What do you think puts people off solo travel?
It’s a really good question. And I think it’s changing all the time. But I think for most of us, if you’ve never traveled on your own before, there is just a sense of – my holiday time is very precious to me, this is costing me money, I don’t want it to be a disaster. I think there’s an element of that.
I think there used to be a nervousness about being labeled that, if you went on holiday on your own, you were somehow either some sort of veracious woman or it was all rather desperate or that you were going to go dating. Things have moved on tremendously now, but I think that people don’t feel that same level of fear, but sometimes it can be hard to find the right holiday for you and that then becomes the problem. And that’s where something like 101 Singles Holidays is a great way to find what you want. More importantly than that, if you have a particular interest, and this is where Flavours Holidays is such a great option, that you can enjoy your holiday, pursue your interests, but also be with likeminded people.
What’s your top tip for first time solo travellers?
I think if you’re planning your first solo trip, make it something where you know you’re going to be amongst people who are a bit like you – who share an interest. And that doesn’t mean that you have enforced sociability, but simply that you have that companionship to dip in and out of as you want. And that doesn’t need to be a special interest small group holiday, but I think it helps. I think it’s a really good way to break the ice. I think for most people, once they’ve travelled solo once, it’s a real bug.
Editor’s Note: Make sure to download our Solo Travel Guide for more information about how to travel solo!
What do you think the future of travel is?
I think the interest in solo travel will continue to increase. There are a lot of people who have been spending more time with their partners than they might have done before, to put it gently, and I think that there are people who have developed interests that they might have not had before. And I think that for an awful lot of us, we’ve become more aware of the importance of our downtime and our interests outside of work. I think it’s been quite transformative and it will feed into what people do with their leisure time.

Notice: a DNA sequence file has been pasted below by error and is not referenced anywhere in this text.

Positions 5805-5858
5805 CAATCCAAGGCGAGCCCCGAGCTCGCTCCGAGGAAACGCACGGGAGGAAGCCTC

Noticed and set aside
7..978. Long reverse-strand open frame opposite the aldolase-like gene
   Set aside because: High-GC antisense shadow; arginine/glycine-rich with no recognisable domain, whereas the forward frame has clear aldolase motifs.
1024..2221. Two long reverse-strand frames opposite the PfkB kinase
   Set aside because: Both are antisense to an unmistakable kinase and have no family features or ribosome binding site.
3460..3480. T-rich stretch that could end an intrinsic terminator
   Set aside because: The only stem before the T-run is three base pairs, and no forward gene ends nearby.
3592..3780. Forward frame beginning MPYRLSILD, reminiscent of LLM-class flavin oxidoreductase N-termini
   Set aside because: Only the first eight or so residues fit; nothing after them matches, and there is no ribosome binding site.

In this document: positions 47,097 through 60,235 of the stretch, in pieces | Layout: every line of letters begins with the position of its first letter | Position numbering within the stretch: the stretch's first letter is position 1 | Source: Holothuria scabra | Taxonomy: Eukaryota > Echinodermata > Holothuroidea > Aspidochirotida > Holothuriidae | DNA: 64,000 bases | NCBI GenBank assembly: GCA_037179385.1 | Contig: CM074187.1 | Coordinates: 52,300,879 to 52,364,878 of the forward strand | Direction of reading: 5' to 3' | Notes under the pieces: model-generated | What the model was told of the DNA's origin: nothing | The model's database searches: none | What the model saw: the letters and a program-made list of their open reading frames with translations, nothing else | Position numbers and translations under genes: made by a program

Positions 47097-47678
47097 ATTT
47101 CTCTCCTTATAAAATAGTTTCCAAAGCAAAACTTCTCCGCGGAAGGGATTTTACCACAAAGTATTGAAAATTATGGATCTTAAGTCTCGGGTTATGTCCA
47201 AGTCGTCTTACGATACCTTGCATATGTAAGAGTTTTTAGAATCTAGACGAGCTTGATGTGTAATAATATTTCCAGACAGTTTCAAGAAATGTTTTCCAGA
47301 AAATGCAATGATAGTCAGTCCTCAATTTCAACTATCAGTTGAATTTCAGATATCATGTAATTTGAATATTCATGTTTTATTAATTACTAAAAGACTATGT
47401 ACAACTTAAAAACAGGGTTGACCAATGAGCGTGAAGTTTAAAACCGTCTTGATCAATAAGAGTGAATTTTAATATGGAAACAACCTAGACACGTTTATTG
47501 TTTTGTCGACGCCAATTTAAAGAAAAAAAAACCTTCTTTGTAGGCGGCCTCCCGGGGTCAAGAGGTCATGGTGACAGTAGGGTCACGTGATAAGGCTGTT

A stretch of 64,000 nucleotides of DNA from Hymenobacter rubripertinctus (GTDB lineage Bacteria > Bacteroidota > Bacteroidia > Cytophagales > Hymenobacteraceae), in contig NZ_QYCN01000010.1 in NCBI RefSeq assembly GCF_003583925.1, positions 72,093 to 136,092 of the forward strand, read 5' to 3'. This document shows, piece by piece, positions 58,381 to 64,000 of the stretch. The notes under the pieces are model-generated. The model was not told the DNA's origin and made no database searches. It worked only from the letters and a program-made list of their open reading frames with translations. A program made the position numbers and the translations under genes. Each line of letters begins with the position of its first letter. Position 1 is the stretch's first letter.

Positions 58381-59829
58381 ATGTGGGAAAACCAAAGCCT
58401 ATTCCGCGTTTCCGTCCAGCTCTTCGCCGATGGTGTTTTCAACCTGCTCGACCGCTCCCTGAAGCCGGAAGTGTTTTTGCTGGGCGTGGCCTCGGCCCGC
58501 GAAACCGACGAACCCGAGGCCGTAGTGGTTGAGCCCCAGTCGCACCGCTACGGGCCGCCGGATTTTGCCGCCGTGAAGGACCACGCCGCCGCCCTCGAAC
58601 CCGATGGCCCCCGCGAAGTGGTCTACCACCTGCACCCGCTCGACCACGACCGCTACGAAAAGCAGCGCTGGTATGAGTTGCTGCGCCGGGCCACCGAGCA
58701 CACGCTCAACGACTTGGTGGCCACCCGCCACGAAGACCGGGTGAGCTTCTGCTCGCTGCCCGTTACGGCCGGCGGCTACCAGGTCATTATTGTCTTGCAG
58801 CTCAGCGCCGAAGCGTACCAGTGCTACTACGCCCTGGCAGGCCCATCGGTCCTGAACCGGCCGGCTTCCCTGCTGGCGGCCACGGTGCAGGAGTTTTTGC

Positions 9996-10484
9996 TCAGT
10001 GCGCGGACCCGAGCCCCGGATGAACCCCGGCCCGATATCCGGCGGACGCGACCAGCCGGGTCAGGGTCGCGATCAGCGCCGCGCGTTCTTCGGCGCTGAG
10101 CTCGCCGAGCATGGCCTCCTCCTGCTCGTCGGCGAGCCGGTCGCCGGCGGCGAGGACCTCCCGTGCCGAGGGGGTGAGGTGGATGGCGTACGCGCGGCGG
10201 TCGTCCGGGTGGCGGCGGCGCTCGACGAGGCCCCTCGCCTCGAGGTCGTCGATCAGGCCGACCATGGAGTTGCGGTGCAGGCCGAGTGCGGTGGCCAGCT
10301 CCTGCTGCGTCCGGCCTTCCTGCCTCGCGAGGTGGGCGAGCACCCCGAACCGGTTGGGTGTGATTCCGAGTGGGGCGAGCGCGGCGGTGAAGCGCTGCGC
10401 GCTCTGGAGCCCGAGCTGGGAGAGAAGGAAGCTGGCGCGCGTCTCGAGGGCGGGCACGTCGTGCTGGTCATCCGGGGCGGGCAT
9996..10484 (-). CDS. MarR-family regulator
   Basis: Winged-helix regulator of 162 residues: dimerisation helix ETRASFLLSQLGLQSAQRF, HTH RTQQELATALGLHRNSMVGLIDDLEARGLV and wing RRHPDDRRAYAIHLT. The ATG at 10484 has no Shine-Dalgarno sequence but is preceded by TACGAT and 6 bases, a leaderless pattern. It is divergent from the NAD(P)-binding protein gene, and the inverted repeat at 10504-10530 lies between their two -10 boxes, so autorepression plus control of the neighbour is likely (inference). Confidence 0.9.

We Brits, we have holiday-taking in our DNA – we view it as a virtual birthright to go on holiday! We might change how and where we travel, what we spend, but we will go on holiday. And I think a lot of people in relationships will want to spend time pursuing their own interest on a holiday that they might not have done, having not gone through all of this.
The key areas that people are looking for are celebration holidays – fiftieth birthdays, sixtieth birthdays, 25th wedding anniversaries, special events. I think these are going to take on an even bigger significance after all of this because we want to spoil ourselves. We want to mark the special events, I think we’ve all been rattled! And so we’re certainly seeing a trend of people wanting to do more, do bigger, do better, for marking special events in their lives for next year.
Ready to plan your next holiday? Pursue your passion with Flavours Holidays – download our 2021 brochure.
To find out more about Catherine Leech and 101 Holidays’ curated travel inspiration, you can visit the website here.